18 GFS Master & Chunkservers GFS cluster Multiple chunkservers Data storage: fixed-size chunks Chunks replicated on several systems One master File system metadata Maps files to chunks chunkserver chunkserver chunkserver master chunkserver chunkserver chunkserver 18

19 GFS Master & Chunkservers GFS cluster metadata data chunkserver chunkserver chunkserver master chunkserver chunkserver chunkserver 19

20 GFS Files file A file is made of 64 MB chunks that are replicated for fault tolerance Chunks live on chunkservers chunkserver chunkserver chunkserver chunkserver master Checkpoint image Operation log In-memory FS metadata The master manages the file system namespace 20

21 Core Part of Google Cluster Environment Google Cluster Environment Core services: GFS + cluster scheduling system Typically 100s to 1000s of active jobs 200+ clusters, many with 1000s of machines Pools of 1000s of clients 4+ PB filesystems, 40 GB/s read/write loads Job 1 Job 2 Job n Job 1 Job 2 Job n GFS Master File system master Chunk Server Scheduling Slave Linux Commodity HW Machine 1 Chunk Server Scheduling Slave Linux Commodity HW Machine n Scheduling Master Chubby Lock Service Job scheduler Lease (lock) manager for mutex 21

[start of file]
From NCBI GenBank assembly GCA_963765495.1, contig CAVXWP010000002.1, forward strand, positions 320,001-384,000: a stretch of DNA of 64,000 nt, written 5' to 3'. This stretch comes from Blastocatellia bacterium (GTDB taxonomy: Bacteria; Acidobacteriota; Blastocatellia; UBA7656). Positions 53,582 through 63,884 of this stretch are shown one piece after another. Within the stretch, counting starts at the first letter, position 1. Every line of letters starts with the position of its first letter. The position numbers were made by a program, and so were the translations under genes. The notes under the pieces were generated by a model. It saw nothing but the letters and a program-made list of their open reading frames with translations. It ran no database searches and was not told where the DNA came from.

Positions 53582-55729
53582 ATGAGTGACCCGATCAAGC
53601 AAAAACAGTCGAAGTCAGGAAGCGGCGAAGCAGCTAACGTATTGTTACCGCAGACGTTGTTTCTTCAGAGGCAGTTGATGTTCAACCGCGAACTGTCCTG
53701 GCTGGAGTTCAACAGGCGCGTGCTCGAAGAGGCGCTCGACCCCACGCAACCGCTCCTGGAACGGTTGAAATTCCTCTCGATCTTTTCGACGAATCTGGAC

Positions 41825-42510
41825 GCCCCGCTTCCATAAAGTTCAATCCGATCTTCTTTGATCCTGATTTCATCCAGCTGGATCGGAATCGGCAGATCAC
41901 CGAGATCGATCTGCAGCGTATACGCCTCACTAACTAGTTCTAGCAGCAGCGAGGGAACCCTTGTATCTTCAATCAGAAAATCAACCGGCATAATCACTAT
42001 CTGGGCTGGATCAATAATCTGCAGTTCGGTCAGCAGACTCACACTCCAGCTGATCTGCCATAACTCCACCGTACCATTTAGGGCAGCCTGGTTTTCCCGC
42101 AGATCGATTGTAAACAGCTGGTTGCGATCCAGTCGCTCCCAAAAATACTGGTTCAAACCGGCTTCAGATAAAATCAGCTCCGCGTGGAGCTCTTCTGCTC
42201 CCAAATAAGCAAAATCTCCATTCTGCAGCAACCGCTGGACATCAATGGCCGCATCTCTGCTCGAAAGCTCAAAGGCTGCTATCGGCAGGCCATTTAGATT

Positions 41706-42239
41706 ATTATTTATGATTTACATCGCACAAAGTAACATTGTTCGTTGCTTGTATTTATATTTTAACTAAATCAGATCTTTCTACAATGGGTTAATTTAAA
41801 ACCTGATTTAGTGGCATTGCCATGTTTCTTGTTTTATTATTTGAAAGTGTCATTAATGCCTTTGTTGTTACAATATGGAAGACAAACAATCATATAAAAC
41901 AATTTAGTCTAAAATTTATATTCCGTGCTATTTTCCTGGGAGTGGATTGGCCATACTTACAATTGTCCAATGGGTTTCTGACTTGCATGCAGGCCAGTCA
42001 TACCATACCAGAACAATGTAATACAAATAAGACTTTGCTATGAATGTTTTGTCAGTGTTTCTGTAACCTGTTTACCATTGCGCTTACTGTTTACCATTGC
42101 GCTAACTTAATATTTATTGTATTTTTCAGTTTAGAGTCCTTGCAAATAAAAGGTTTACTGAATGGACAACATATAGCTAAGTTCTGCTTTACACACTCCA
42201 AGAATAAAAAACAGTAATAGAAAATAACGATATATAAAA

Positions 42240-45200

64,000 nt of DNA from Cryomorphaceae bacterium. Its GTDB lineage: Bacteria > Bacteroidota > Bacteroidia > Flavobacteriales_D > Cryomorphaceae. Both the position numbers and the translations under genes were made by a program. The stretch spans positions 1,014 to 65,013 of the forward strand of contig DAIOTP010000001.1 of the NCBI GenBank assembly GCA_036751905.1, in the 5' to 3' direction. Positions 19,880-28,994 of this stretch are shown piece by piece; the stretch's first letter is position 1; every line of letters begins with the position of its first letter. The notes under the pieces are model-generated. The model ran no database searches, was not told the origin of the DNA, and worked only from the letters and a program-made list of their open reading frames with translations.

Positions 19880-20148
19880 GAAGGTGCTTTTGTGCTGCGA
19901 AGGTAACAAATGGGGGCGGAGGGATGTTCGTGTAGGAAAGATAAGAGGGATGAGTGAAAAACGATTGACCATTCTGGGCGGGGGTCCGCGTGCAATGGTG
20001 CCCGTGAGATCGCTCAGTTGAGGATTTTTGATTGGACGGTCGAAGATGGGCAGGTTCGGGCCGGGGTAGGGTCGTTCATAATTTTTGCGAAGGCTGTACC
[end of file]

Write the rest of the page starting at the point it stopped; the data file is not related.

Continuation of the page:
22 Chunks and Chunkservers Chunk size = 64 MB (default) Chunkserver stores a 32-bit checksum with each chunk In memory & logged Chunk Handle Globally unique 64-bit number Assigned by the master when the chunk is created Chunkservers store chunks on local disks as Linux files Each chunk is replicated on multiple chunkservers Three replicas (different levels can be specified) Popular files may need more replicas to avoid hotspots 22

23 Master Maintains all file system metadata Namespace Access control info Filename to chunks mappings Current locations of chunks Manages Chunk leases (locks) Garbage collection (freeing unused chunks) Chunk migration (copying/moving chunks) Master replicates its data for fault tolerance Periodically communicates with all chunkservers Via heartbeat messages To get state and send commands 23

24 Client Interaction Model GFS client code linked into each app No OS-level API Interacts with master for metadata-related operations Interacts directly with chunkservers for data All reads & writes go directly to chunkservers Master is not a point of congestion Neither clients nor chunkservers cache data Except for the system buffer cache Clients cache metadata E.g., location of a file s chunks 24